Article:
By Sara Bundtzen

After withdrawing from the 2015 Joint Comprehensive Plan of Action, the U.S. administration is taking its next step to erode prospects for multilateral non-proliferation and disarmament regimes. On October 20, President Trump announced his intention to unilaterally withdraw from the Intermediate-range Nuclear Forces (INF) Treaty. 

Negotiated towards the end of the Cold War, the INF Treaty required the U.S. and the Soviet Union to eliminate and permanently forswear all ground-based cruise and ballistic missiles with ranges between 500 and 5,500 kilometers, capable of carrying both nuclear and conventional warheads.

Shortly after, National Security Adviser John Bolton – who is widely held to be the “mastermind” behind the decision – justified the planned withdrawal stating, This is a Cold War, bilateral ballistic missile-related treaty in a multi polar ballistic missile world.” Bolton emphasized, “The threat is not American withdrawal from the INF Treaty; the threat is the Russian missiles already deployed.”

The U.S. and Russia accused each other of violating the Treaty for several years. In 2014, the U.S. administration first officially concluded that Russia had tested a prohibited cruise missile. Its denial of any such behavior came as no surprise. Contrary, Moscow alleged that the U.S. missile defense system in Europe and its use of armed UAVs (unmanned aircraft vehicles) were in violation of the Treaty. The U.S. State Department consequently refuted these allegations.


John Bolton speaking at the 2017 Conservative Political Action Conference (CPAC). [Gage Skidmore/Wikimedia Commons]

In reaction, the 2014 NATO Summit declaration affirmed that commitments under the Treaty were critical elements of the Euro-Atlantic security. With growing concerns over Russia’s cruise missile capabilities, NATO began using stronger language calling out Moscow. However, not convinced by the Alliance’s stance, the U.S. administration decided to scrap the Treaty altogether.

“We’re not going to let them violate a nuclear agreement and go out and do weapons, and we’re not allowed to”, Trump claimed. Besides Russia, both Trump and Bolton repeatedly stressed the perceived threat posed by countries that are not parties to the Treaty, particularly China. Yet, the argument that the agreement would hinder the U.S. to sustain a deterrent against China’s missile proliferation is flawed. As such, the Treaty does not prohibit INF-range sea-and air-based missiles which the U.S. has long deployed in the Asia Pacific. More so, even with respective ground-based missile capabilities, the question remains: where should the U.S. realistically deploy them? Frankly, the U.S. decision does not seem to be part of a wider strategy.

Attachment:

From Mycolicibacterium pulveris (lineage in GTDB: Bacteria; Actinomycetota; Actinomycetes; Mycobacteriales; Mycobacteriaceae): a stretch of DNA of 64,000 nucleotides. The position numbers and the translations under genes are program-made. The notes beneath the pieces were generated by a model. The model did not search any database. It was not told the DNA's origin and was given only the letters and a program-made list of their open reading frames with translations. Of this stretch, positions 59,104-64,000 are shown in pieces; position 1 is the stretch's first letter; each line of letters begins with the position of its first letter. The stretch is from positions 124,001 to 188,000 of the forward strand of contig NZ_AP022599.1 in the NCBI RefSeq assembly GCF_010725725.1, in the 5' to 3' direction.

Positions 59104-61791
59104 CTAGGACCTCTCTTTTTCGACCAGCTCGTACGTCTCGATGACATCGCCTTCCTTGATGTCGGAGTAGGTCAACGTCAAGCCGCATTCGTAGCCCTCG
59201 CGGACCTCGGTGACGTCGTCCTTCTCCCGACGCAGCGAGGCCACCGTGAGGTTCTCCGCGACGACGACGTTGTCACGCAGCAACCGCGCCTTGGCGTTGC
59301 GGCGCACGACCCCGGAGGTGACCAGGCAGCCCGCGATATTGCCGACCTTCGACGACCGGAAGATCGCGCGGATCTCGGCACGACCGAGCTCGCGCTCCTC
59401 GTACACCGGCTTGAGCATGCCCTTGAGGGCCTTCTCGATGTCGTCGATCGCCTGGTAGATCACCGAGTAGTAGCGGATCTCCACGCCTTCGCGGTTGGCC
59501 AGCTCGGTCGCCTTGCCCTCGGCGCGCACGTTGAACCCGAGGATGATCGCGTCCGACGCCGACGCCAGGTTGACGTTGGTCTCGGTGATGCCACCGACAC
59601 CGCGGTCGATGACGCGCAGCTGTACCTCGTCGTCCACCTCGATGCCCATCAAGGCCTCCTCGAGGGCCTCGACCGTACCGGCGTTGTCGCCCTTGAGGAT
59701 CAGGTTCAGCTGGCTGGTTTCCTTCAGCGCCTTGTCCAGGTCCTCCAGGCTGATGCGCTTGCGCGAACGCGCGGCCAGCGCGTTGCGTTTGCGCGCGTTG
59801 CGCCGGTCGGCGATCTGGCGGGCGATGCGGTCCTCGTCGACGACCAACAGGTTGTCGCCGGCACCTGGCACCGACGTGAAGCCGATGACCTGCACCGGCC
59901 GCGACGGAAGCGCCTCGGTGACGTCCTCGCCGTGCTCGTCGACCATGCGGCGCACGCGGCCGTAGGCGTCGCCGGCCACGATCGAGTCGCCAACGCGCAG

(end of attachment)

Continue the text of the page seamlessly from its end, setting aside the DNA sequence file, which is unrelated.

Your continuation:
Triggering the U.S. administration, Moscow turned the situation to its favor. Whereas its violation gave ground for re-assessing the Treaty, the U.S. is at fault for giving away any possibility to bring Russia back into compliance. Contrary, the decision will backfire considering that Russia is now free to deploy its new missiles, which certainly generates a more threatening security environment.

The Achievements of the INF Treaty and its Relevance Today

In view of Soviet deployment of new missiles that could reach Europe, NATO adopted its dual-track decision in 1979. It allowed the deployment of U.S. ground-launched missile systems in Europe, while supporting efforts to negotiate limits on such systems. In 1987, Ronald Reagan and Mikhail Gorbachev eventually signed the INF Treaty. Subsequently, the two countries eliminated a total of 2,692 intermediate-range missiles, along with the entire equipment, under strict inspection and verification protocols.

Leading up to the fall of the Iron Curtain, the Treaty remained the cornerstone of the U.S.-Russian nuclear arms control architecture. It further established the Special Verification Commission for parties to address and resolve compliance concerns. Considering the lack of constructive engagement, such platforms help to keep dialogue alive, build trust and involve technical expertise.